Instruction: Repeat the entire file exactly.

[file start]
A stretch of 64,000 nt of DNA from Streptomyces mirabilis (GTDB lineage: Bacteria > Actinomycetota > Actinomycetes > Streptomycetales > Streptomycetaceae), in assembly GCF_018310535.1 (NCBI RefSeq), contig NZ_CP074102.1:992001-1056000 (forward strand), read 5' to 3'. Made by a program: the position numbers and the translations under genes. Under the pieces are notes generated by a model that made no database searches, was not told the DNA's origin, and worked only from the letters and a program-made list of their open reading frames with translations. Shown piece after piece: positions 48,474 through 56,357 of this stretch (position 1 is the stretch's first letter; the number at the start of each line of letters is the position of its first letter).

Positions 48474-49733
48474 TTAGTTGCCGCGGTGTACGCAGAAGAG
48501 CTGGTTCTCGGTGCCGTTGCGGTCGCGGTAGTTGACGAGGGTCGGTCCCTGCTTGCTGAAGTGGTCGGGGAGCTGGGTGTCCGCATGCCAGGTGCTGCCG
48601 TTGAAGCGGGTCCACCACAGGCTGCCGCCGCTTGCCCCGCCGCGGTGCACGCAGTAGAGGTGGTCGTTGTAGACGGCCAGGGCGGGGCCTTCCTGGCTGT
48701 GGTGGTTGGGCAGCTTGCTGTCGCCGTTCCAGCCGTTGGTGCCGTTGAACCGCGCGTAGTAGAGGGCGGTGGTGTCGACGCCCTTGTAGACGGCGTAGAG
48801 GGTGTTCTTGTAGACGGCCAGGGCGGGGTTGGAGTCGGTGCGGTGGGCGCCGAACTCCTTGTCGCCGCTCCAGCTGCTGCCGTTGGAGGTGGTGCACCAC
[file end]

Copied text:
A stretch of 64,000 nt of DNA from Streptomyces mirabilis (GTDB lineage: Bacteria > Actinomycetota > Actinomycetes > Streptomycetales > Streptomycetaceae), in assembly GCF_018310535.1 (NCBI RefSeq), contig NZ_CP074102.1:992001-1056000 (forward strand), read 5' to 3'. Made by a program: the position numbers and the translations under genes. Under the pieces are notes generated by a model that made no database searches, was not told the DNA's origin, and worked only from the letters and a program-made list of their open reading frames with translations. Shown piece after piece: positions 48,474 through 56,357 of this stretch (position 1 is the stretch's first letter; the number at the start of each line of letters is the position of its first letter).

Positions 48474-49733
48474 TTAGTTGCCGCGGTGTACGCAGAAGAG
48501 CTGGTTCTCGGTGCCGTTGCGGTCGCGGTAGTTGACGAGGGTCGGTCCCTGCTTGCTGAAGTGGTCGGGGAGCTGGGTGTCCGCATGCCAGGTGCTGCCG
48601 TTGAAGCGGGTCCACCACAGGCTGCCGCCGCTTGCCCCGCCGCGGTGCACGCAGTAGAGGTGGTCGTTGTAGACGGCCAGGGCGGGGCCTTCCTGGCTGT
48701 GGTGGTTGGGCAGCTTGCTGTCGCCGTTCCAGCCGTTGGTGCCGTTGAACCGCGCGTAGTAGAGGGCGGTGGTGTCGACGCCCTTGTAGACGGCGTAGAG
48801 GGTGTTCTTGTAGACGGCCAGGGCGGGGTTGGAGTCGGTGCGGTGGGCGCCGAACTCCTTGTCGCCGCTCCAGCTGCTGCCGTTGGAGGTGGTGCACCAC